Workers at the Long Beach Children's Museum say there is only one disadvantage to their new location downtown: Attracted by an array of dress-up clothes in the window, several derelicts a day walk into the establishment thinking it's a thrift store.
"It's not a big problem," said Annette Armstrong, one of the museum's part-time cashiers. "I just tell them it's a children's museum and gently show them out."
Other than that, museum managers say, their new home fronting Long Beach Boulevard in the Long Beach Plaza Mall is perfect.
The 5,000-square-foot storeroom has more than doubled the museum's size. Five feet from a bus stop, it is easily accessible. Highly visible, it attracts a more diverse crowd, ethnically and economically, than the museum's former site in the affluent east side.
And because it's downtown, said museum co-founder Sally Sherlock, the 2-year-old establishment is part of that area's economic resurgence.
"We'll be here for at least two years," said Sherlock, now president of the museum's board of trustees.
However, she said, the Dec. 5 move was only the second phase of a plan to give Long Beach an even larger permanent children's museum by 1997.
That was Sherlock's vision four years ago when she and Liz Kennard, the museum's full-time director, first began dreaming about an institution for Long Beach children, modeled after those in Los Angeles, Denver and several other U. S. cities.
First Opened in Marina Pacifica
Opened on a shoestring budget in 1985 in a donated room at the upscale Marina Pacifica Mall near Alamitos Bay, the museum attracted more than 50,000 visitors in its first two years.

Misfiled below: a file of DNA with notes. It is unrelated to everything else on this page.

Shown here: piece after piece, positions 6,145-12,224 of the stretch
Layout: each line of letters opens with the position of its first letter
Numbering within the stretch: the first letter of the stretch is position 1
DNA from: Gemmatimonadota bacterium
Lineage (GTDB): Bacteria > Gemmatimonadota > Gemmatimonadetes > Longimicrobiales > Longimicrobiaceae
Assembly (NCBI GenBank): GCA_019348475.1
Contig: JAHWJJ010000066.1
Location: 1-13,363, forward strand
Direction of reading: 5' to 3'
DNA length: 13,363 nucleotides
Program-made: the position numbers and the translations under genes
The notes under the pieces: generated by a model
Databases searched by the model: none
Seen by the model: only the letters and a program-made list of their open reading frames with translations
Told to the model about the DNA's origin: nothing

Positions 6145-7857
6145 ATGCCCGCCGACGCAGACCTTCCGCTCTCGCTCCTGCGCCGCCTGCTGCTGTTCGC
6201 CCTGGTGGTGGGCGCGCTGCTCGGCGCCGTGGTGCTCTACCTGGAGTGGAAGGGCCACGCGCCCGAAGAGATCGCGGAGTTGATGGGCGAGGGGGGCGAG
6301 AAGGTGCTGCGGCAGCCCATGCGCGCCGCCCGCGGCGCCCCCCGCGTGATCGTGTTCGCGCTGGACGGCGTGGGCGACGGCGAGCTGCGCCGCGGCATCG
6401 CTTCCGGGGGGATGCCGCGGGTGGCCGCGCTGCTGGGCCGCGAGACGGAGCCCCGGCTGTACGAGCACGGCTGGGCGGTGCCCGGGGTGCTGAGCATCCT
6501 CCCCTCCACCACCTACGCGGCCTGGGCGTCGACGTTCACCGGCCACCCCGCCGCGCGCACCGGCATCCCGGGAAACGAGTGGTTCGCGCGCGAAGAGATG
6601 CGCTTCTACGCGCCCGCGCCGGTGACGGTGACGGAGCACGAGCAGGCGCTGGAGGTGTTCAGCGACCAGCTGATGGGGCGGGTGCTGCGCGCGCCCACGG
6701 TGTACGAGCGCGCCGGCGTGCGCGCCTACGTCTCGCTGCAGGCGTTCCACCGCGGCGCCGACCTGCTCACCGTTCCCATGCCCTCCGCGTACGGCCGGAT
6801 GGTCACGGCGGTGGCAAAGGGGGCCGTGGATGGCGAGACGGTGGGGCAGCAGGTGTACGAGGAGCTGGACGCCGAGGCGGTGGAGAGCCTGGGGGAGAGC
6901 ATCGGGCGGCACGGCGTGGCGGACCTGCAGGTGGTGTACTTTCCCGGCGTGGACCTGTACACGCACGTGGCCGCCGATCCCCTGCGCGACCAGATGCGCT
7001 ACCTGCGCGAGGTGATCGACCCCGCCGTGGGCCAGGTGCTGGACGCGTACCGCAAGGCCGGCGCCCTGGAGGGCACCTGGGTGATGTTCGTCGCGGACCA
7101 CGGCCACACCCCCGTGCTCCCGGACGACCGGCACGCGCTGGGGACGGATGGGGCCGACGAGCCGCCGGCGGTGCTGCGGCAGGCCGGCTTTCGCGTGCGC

"I knew it would catch on," Sherlock said. "When we first started talking about this, there were 40 children's museums in the nation; now there are 400. Parents are becoming very involved in the educational process of their children."
The museum decided to move to the Long Beach Plaza Mall, which also donated the space, primarily to accommodate more visitors and exhibits, Sherlock said. So far, though, fewer people are visiting the new site than the old one: an average of 100 a day compared with 120 to 200 a day at Marina Pacifica.
Sherlock said people have probably been confused about the location of the museum, which was closed for a month while the new site was remodeled. After the holidays, she said, the museum board will develop a promotional plan to increase attendance. "We expected the drop," she said.
Those who do show up seem to favor the new arrangement, however. "There's more room," said Leonor Daltro, a frequent museum visitor who came from La Mirada with her two children, ages 10 and 8, to see the new site for the first time. "I think it's better."
Although most of the exhibits remain the same, at least two--a completely outfitted optometrist's chair and a special exhibition of smells--have been replaced.
One new exhibit encourages children to write letters to City Council members. Another consists of a giant yellow piggy bank-funnel; visitors can make donations to the museum while watching their coins react to the laws of gravity.
Run on a budget of $3,400 a month, Sherlock said, the museum subsists on donations, admission fees of $1 per person, gift shop sales and dues paid by its more than 200 members.
City officials say the museum's presence is consistent with their plan to revive the downtown.
"It's an additional attraction," said David Biggs, downtown development project manager. "One of our goals is to provide entertainment and recreational opportunities in the downtown area, and this fits in."